There are also our invertebrates like spaghetti worms, crabs, snails, zooplankton, tintinnids, and phytoplankton. Much of the plants around the lake have been cultivated and planted there, but in the water there grows widgeon grass (which periodically gets mowed), and pickleweed still appears around the lake (both planted and volunteered). The oak trees that are on the north side of the lake would have been there, though those too were cultivated — by the Ohlone. The Ohlone also made use of the California buckeye fruit  as a fish poison (interestingly it is also toxic to European honey bees).

There’s also plenty of fungus — death’s caps, honey mushrooms, jack o’lanterns, and lattice stinkhorns can be found in the wetter parts of the year.

There’s slime algae & diatoms, sea lettuce. Bacteria mostly harmless, but occasionally the birds are still affected by avian botulism causing limp ducks. There hasn’t been an outbreak since 1971 — perhaps because of improved tidal flushing that has been managed over the years since.

Archaea are also found in Lake Merritt once thought only to be found in extreme environments — they are also common in mudflats where there is low oxygen. They help produce the methane which is responsible for some of what you might smell near Lake Merritt.

With all these things – all these representatives of all our kingdoms of flora and fauna – Lake Merritt is a fun place to visit and look for things.

We hope that we can see even more improvements to the environment over the years — the estuary though is a popular destination for all sorts of activities. Keeping it nice and making it better is not just the responsibility of our government, but you and me. The Lake Merritt Institute (http://www.lakemerrittinstitute.org) has long been helping to make it a cleaner and better place, but there is always plenty of trash to pick up, and they have self cleaning stations around the lake. You can also explore the wild side of Oakland at the Rotary Nature Center and with Constance’s organization Wild Oakland (http://wildoakland.org).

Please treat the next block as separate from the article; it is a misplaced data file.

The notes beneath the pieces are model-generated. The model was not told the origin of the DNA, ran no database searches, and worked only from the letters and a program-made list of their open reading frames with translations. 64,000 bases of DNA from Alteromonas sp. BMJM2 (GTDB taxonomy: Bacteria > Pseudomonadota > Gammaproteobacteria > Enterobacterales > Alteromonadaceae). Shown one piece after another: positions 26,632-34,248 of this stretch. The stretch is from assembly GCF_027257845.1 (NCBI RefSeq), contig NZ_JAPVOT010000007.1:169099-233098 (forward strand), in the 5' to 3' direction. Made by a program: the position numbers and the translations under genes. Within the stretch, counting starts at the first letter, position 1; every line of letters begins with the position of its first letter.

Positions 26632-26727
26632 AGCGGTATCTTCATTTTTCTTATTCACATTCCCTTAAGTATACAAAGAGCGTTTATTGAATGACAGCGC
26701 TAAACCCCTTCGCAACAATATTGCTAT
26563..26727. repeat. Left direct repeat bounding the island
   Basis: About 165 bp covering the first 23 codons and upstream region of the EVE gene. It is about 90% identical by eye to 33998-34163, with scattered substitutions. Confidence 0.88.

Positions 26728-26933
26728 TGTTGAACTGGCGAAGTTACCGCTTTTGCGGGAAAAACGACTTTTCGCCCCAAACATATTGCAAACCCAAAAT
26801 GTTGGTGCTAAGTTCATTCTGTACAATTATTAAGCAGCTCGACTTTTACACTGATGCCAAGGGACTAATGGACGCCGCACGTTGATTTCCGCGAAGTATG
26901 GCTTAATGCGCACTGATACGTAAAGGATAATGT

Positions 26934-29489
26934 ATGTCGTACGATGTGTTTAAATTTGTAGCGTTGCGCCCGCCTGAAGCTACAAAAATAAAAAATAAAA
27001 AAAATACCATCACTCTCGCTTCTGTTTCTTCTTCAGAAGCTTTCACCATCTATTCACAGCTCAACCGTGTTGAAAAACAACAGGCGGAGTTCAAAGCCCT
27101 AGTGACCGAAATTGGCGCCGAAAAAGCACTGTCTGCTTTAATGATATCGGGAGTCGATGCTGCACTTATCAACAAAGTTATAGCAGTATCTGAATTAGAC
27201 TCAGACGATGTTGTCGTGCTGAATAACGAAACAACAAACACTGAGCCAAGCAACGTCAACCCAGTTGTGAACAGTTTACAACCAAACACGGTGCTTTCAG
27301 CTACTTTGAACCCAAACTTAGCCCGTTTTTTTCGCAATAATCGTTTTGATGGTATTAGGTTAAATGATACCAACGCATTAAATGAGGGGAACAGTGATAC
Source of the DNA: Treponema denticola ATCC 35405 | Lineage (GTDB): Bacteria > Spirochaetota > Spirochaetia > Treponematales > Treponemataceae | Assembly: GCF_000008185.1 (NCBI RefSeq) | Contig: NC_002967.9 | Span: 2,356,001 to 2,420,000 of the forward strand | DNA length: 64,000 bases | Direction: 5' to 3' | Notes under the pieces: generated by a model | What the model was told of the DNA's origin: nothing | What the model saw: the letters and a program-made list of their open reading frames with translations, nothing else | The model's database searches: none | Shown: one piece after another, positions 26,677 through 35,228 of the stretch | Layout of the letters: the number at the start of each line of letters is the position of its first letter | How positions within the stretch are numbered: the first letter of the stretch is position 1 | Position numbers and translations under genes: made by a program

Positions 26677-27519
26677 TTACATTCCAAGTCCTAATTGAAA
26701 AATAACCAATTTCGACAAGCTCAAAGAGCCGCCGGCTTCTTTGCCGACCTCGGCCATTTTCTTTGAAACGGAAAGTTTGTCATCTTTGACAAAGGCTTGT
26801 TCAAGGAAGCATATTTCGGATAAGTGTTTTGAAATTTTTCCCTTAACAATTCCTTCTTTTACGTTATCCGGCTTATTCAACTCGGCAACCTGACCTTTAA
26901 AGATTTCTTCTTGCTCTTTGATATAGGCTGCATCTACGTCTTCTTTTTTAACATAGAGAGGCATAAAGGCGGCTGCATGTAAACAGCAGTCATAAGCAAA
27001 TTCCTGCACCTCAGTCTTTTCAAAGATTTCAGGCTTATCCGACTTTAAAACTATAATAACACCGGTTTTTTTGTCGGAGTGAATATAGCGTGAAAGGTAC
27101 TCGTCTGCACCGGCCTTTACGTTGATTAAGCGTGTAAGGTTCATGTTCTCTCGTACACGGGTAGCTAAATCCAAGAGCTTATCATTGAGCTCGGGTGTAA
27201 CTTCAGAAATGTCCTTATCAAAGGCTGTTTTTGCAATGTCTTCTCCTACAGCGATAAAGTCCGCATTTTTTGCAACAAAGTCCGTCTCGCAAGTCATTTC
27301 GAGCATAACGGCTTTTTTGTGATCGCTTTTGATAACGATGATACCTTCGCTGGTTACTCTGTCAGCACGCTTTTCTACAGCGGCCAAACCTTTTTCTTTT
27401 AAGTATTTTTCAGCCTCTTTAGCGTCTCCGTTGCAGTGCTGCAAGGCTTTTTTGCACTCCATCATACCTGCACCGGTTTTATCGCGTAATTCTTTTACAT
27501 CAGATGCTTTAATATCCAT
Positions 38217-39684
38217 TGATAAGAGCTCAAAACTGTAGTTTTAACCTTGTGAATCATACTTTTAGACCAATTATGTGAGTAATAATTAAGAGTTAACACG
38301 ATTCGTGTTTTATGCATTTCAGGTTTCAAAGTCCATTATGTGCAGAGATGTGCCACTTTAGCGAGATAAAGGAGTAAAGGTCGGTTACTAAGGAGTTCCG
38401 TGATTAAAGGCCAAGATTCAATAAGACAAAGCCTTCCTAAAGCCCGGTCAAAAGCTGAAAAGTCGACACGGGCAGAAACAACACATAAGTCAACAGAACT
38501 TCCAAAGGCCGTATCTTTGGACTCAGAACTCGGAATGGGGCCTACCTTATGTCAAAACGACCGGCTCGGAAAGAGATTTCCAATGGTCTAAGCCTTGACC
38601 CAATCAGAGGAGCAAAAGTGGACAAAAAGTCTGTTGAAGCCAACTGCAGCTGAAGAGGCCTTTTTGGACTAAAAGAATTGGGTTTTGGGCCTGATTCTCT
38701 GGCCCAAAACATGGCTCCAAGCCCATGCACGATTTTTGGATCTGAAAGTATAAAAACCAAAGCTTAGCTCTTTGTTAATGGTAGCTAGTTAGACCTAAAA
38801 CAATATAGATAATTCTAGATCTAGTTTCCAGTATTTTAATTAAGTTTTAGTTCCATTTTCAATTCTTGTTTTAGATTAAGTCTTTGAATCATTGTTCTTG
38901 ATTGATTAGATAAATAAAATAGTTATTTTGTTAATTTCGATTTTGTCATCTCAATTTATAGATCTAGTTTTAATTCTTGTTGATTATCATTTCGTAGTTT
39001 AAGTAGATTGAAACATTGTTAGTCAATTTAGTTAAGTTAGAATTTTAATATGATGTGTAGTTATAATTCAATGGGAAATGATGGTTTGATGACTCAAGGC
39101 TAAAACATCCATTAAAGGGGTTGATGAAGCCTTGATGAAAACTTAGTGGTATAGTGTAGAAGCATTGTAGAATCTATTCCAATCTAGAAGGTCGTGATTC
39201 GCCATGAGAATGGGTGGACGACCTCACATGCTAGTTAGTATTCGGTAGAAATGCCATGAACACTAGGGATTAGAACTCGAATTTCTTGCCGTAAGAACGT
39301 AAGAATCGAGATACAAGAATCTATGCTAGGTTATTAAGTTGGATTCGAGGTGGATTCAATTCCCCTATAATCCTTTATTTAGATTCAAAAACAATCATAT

How Earthquakes Are Measured
Guest Speaker: Julian Lozos
7:30pm, Thursday, July 17th, 2014
FREE at the Randall Museum, 199 Museum Way, San Francisco, CA 

Let’s say you feel an earthquake of moderate size. Once the shaking stops, you think, “Wow, was that the big one far off or a small one close by? How big was it?” The answer isn’t simply one number. Magnitude is certainly one way to describe an earthquake, but what is magnitude? What goes into that measurement? It’s also far from the only thing that scientists measure when a quake hits. And while we’re asking, how were quakes measured in the past?

Using a scenario Bay Area earthquake as a starting point, seismologist Julian Lozos will describe what measurements happen during, immediately after, and a little while after a big quake. There are also ongoing measurements that help make sense of past earthquakes and possible future ones.